The Church Audit Procedures Act ("CAPA"), 26 U.S.C. § 7611, sets forth detailed procedures that the IRS must follow before conducting a "church tax inquiry" to revoke the tax-exempt status of a church. In addition, CAPA provides that the Secretary of the Treasury may determine that an organization "is not a church which (i) is exempt from taxation by reason of section 501(a), or (ii) is described in section 170(c) [as an organization eligible to receive charitable contributions] ... only if the appropriate regional counsel of the Internal Revenue Service determines in writing that there has been substantial compliance with the requirements of [CAPA] and approves in writing of such revocation ...." 26 U.S.C. § 7611(d) (1) (A).
B. Statutory Violation
Plaintiffs argue that the IRS has no statutory authority to revoke the Section 501(c) (3) status of a church unless it determines that the church is not a bona fide church. It is undisputed by the parties that the Church at Pierce Creek is a bona fide church, and the IRS does not argue, nor has it ever argued, that it revoked the Section 501(c) (3) status of the church because it doubted that the Church at Pierce Creek is a bona fide church. Instead, the IRS asserts that it revoked the Section 501(c) (3) advance determination because the church undertook partisan political activity in direct violation of Section 501(c) (3).
Plaintiffs contend that the Church Audit Procedures Act ("CAPA"), 26 U.S.C. § 7611, provides a zone of protection that prevents the IRS from revoking the Section 501(c) (3) status of a church on the basis of partisan political activity. Citing selected phrases of subsections (a) and (d) of CAPA, plaintiffs argue that CAPA authorizes the Secretary of the Treasury to initiate a church tax inquiry and to revoke the tax-exempt status of a church only where there is cause to believe that the church is not in fact a bona fide church. See 26 U.S.C. § 7611(a) (2) (A) (the Secretary may begin a church tax inquiry only if an appropriate high-level Treasury official reasonably believes "that the church may not be exempt, by reason of its status as a church, from tax ..."); 26 U.S.C. § 7611(d) (1) (A) (the Secretary may revoke tax-exempt status if he "determine[s] that an organization is not a church ..."). In their view, Section 7611 provides nothing more than a mechanism to revoke the tax-exempt status of "sham churches." See Transcript of Hearing of October 29, 1998 at 8, 14-17. If the church is bona fide, the IRS can only impose a tax or seek an injunction to stop the activities of the Church; it cannot revoke. Id.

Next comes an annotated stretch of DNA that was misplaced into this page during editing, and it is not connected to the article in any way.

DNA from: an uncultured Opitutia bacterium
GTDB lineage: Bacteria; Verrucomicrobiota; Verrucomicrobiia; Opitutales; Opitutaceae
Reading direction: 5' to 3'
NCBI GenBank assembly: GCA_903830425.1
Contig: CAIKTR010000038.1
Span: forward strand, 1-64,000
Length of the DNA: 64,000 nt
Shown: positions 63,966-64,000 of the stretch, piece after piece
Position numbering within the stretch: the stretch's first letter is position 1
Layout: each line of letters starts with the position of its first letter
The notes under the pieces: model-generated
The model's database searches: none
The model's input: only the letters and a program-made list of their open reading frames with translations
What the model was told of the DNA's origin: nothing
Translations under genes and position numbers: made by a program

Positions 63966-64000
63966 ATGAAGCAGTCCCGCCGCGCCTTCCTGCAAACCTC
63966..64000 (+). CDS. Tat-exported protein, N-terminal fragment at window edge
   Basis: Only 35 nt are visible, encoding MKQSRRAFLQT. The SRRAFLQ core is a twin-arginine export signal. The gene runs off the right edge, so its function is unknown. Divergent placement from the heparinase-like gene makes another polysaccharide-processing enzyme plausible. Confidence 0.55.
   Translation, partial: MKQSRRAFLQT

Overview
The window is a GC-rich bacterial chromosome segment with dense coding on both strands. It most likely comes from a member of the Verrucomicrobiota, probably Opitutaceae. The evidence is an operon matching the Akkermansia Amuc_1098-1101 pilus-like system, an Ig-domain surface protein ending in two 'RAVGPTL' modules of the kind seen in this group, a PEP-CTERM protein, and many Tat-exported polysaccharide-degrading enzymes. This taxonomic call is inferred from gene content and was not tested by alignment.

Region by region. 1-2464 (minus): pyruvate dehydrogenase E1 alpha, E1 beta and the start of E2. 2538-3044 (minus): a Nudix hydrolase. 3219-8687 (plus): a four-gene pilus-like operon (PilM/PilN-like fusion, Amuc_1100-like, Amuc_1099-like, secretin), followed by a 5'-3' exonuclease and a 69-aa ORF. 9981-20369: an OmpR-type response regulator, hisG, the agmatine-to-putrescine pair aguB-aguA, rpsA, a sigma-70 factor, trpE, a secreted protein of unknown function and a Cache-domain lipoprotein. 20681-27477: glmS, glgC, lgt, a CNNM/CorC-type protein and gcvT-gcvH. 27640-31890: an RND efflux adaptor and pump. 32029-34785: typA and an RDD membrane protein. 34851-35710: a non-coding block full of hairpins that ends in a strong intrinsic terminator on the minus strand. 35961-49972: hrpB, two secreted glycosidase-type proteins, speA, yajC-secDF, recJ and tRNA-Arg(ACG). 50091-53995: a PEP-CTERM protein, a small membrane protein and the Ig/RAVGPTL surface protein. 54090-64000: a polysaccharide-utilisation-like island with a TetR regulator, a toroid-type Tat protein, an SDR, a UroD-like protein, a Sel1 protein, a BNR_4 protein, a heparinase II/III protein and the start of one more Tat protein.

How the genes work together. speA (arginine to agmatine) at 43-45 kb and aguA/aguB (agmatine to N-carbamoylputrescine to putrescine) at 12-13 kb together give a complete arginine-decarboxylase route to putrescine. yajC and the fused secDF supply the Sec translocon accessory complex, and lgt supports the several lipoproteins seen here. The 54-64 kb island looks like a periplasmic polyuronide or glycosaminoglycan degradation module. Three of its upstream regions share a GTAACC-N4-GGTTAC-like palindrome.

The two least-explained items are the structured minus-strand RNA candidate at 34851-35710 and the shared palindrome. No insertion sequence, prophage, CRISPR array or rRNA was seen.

The clear statutory language of CAPA, however, provides that the Secretary is authorized to revoke the tax-exempt status upon a determination that the organization "is not a church which (i) is exempt from taxation by reason of section 501(a) ...." 26 U.S.C. § 7611(d) (1) (A). Section 501(a) in turn provides that an "organization described in subsection (c) ... shall be exempt from taxation under this subtitle ...." Subsection (c) (3) describes "[c]orporations ... organized and operated exclusively for religious ... purposes ... which does not participate in, or intervene in (including the publishing or distributing of statements), any political campaign on behalf of (or in opposition to) any candidate for public office." 26 U.S.C. § 501(c) (3).
*21 In this case, the Secretary determined, in compliance with the procedures set forth in CAPA, that the Church at Pierce Creek, while it remained a bona fide church, was not an organization described in Section 501(c) (3) because it had published or distributed a statement in opposition to a candidate for public office. Because the Secretary determined that the Church at Pierce Creek was not an organization described in Section 501(c) (3), he had the statutory authority to determine that it was no longer a church that was exempt from taxation under Section 501(a) and to revoke its Section 501(c) (3) tax-exempt status. See 26 U.S.C. § 7611(d) (1) (A).